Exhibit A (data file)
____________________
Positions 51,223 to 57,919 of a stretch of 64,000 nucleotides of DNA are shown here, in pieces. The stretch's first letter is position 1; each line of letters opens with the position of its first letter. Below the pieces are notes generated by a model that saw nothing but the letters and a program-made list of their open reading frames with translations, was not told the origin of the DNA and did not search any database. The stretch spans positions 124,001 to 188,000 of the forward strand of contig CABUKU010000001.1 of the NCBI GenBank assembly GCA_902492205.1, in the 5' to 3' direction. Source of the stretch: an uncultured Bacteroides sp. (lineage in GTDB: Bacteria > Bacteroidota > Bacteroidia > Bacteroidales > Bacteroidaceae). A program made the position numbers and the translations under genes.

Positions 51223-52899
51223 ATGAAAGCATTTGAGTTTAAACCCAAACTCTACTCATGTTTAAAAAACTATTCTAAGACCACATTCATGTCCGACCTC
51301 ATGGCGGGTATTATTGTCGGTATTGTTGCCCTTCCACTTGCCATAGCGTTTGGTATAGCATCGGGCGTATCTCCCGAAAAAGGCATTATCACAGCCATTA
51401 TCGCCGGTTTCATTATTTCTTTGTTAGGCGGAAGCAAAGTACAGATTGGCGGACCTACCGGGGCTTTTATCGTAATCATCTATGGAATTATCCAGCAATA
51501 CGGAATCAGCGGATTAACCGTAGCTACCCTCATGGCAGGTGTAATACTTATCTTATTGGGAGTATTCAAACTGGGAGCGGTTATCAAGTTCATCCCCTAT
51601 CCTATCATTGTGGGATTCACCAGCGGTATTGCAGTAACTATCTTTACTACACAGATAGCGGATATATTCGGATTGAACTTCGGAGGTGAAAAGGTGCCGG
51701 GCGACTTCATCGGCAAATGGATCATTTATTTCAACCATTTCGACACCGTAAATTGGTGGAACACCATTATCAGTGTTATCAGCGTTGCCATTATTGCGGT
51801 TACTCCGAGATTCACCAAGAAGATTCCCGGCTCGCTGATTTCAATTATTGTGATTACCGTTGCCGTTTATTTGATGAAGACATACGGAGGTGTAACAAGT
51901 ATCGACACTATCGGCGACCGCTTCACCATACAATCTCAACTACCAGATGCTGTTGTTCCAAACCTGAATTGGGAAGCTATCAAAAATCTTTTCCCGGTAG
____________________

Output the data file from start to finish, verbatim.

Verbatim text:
Positions 51,223 to 57,919 of a stretch of 64,000 nucleotides of DNA are shown here, in pieces. The stretch's first letter is position 1; each line of letters opens with the position of its first letter. Below the pieces are notes generated by a model that saw nothing but the letters and a program-made list of their open reading frames with translations, was not told the origin of the DNA and did not search any database. The stretch spans positions 124,001 to 188,000 of the forward strand of contig CABUKU010000001.1 of the NCBI GenBank assembly GCA_902492205.1, in the 5' to 3' direction. Source of the stretch: an uncultured Bacteroides sp. (lineage in GTDB: Bacteria > Bacteroidota > Bacteroidia > Bacteroidales > Bacteroidaceae). A program made the position numbers and the translations under genes.

Positions 51223-52899
51223 ATGAAAGCATTTGAGTTTAAACCCAAACTCTACTCATGTTTAAAAAACTATTCTAAGACCACATTCATGTCCGACCTC
51301 ATGGCGGGTATTATTGTCGGTATTGTTGCCCTTCCACTTGCCATAGCGTTTGGTATAGCATCGGGCGTATCTCCCGAAAAAGGCATTATCACAGCCATTA
51401 TCGCCGGTTTCATTATTTCTTTGTTAGGCGGAAGCAAAGTACAGATTGGCGGACCTACCGGGGCTTTTATCGTAATCATCTATGGAATTATCCAGCAATA
51501 CGGAATCAGCGGATTAACCGTAGCTACCCTCATGGCAGGTGTAATACTTATCTTATTGGGAGTATTCAAACTGGGAGCGGTTATCAAGTTCATCCCCTAT
51601 CCTATCATTGTGGGATTCACCAGCGGTATTGCAGTAACTATCTTTACTACACAGATAGCGGATATATTCGGATTGAACTTCGGAGGTGAAAAGGTGCCGG
51701 GCGACTTCATCGGCAAATGGATCATTTATTTCAACCATTTCGACACCGTAAATTGGTGGAACACCATTATCAGTGTTATCAGCGTTGCCATTATTGCGGT
51801 TACTCCGAGATTCACCAAGAAGATTCCCGGCTCGCTGATTTCAATTATTGTGATTACCGTTGCCGTTTATTTGATGAAGACATACGGAGGTGTAACAAGT
51901 ATCGACACTATCGGCGACCGCTTCACCATACAATCTCAACTACCAGATGCTGTTGTTCCAAACCTGAATTGGGAAGCTATCAAAAATCTTTTCCCGGTAG